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Color Their World - Safe! Articles on child health and safety, from Nanny's Place

Cold Weather Safety

Hypothermia and Frostbite


While this information is given in terms of "your child", they are applicable to people of any age. Keep in mind that since children are smaller than adults they loose body heat more rapidly and will suffer cold-related injuries sooner than adults do. Also remember that when children are playing outside on a cold day they may not pay any attention to how cold they are, so it's up to you to keep an eye on them, and to remind older children of the dangers.

Frostbite is the most common cold-related injury. When someone has the mildest form (superficial) they will have grey or yellowish patches on the frozen areas. Their skin remains soft, but becomes red and flaky after thawing. If this happens to your child, treat it by bring him into a warm place, removing any tight clothing that could restrict his circulation, and warming the affected areas with warm, NOT hot water (102-106 degrees F.) Do NOT rub or massage the frostbite area and do not rub with ice or snow.

Deep frostbite usually occurs on the feet or hands. There will be waxy, pale, solid skin which can become blue or purple when thawed; large blisters may also appear. If this happens, take the person inside and get immediate medical attention.

Hypothermia occurs when your body looses more heat that it products. Early symptoms include uncontrollable shivering, impaired speech and clumsy movements. A person with severe hypothermia may have rigid muscles, dark and puffy skin, irregular heartbeat and respiration, and they may become unconsciousness.

Treatment: Protect the person from more heat loss and seek immediate medical attention. Remove any wet clothing, but do not rub the skin. (None of my sources mentioned this, but a good way to warm up someone suffering from hypothermia until medical help can be reached is for one or two people to share their body warmth by crawling in naked next to the cold person and wrapping everybody up under a pile of warm clothes or blankets.)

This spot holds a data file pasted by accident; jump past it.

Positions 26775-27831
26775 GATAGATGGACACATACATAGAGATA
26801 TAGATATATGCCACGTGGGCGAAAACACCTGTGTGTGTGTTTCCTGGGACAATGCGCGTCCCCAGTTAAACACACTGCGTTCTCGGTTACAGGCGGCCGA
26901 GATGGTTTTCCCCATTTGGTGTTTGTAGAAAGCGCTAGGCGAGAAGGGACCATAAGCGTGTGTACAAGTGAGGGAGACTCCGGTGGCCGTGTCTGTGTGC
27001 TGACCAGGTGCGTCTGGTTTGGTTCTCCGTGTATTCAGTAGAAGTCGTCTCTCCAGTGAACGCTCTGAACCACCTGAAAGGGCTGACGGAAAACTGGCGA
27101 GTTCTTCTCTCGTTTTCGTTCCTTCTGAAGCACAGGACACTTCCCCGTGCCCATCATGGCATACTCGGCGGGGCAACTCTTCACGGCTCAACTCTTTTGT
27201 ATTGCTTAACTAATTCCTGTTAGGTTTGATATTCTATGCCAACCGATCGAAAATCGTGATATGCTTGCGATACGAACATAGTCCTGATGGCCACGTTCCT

The best thing, of course, is to take precautions so hypothermia and frostbite never happen in the first place:

*Dress your child properly for the weather. Several layers of thick, loose-fitting clothing allows warm air to becoming trapped between the layers. It also allows for layers to be removed if your child becomes too warm. Clothes should my made of loosely-woven cotton or wool fabrics.

*Your child will loose heat most rapidly from her head and neck, and is most apt to get frostbite on her cheeks, ears and nose, so be sure to have her wear clothes that protect these parts of her body. It can take as little as 30 seconds for bare skin to become frostbitten if the weather is very cold or the wind chill factor high.

*Remind your children that when they're playing outside on a cold day they should keep moving around, and not sit or stand in one place for very long. If they do need to sit, they should sit on blankets or a portable seat, rather than on cold pavement or concrete.

*Have them drink warm caffeine-free fluids to keep from becoming dehydrated. (A note for adults: these fluids should be also be nonalcoholic, since alcohol lessens the body's ability to feel the cold.)

*Caution your children to avoid becoming wet when playing outside on cold days (wet clothes loose 90% of their insulating value). Have them wear their warm clothes under rain gear, if necessary. If your child's clothing does get wet, have them change immediately to dry clothing.

*Tell your children that if their fingers or toes start to sting, that's their body's way of telling them "I'm cold! Bring me inside so I can warm up, please!"

References:
Cold weather safety tips
Surviving the Cold Weather
How to Prevent Frostbite and Hypothermia
Parenting Tip of the Day Wednesday January 5, 2000

Sleds and Toboggans

*Young children (under nine years old or so) should not be allowed to go sledding alone. Older children should be taught safe sledding practices.

*Keep all equipment in good condition.

*Dress warmly (see first part of this article!)

*The safest sledding hills are spacious, gently sloping hills. The sledding path should not cross or be near streets and roadways, and should be free from holes, bare spots, rocks, trees, fences, telephone poles, or other obstructions and barriers. There should be a level run-off at the end so the sled can come to a safe stop.

* Do not sled on or around frozen bodies of water as the ice may be unstable.

*If your child likes to sled headfirst, have her wear a bicycle helmet to protect her from head injury.

Reference:
Tips for Safer Sledding and Tobogganing

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Last updated Sun, Jun 4, 2006

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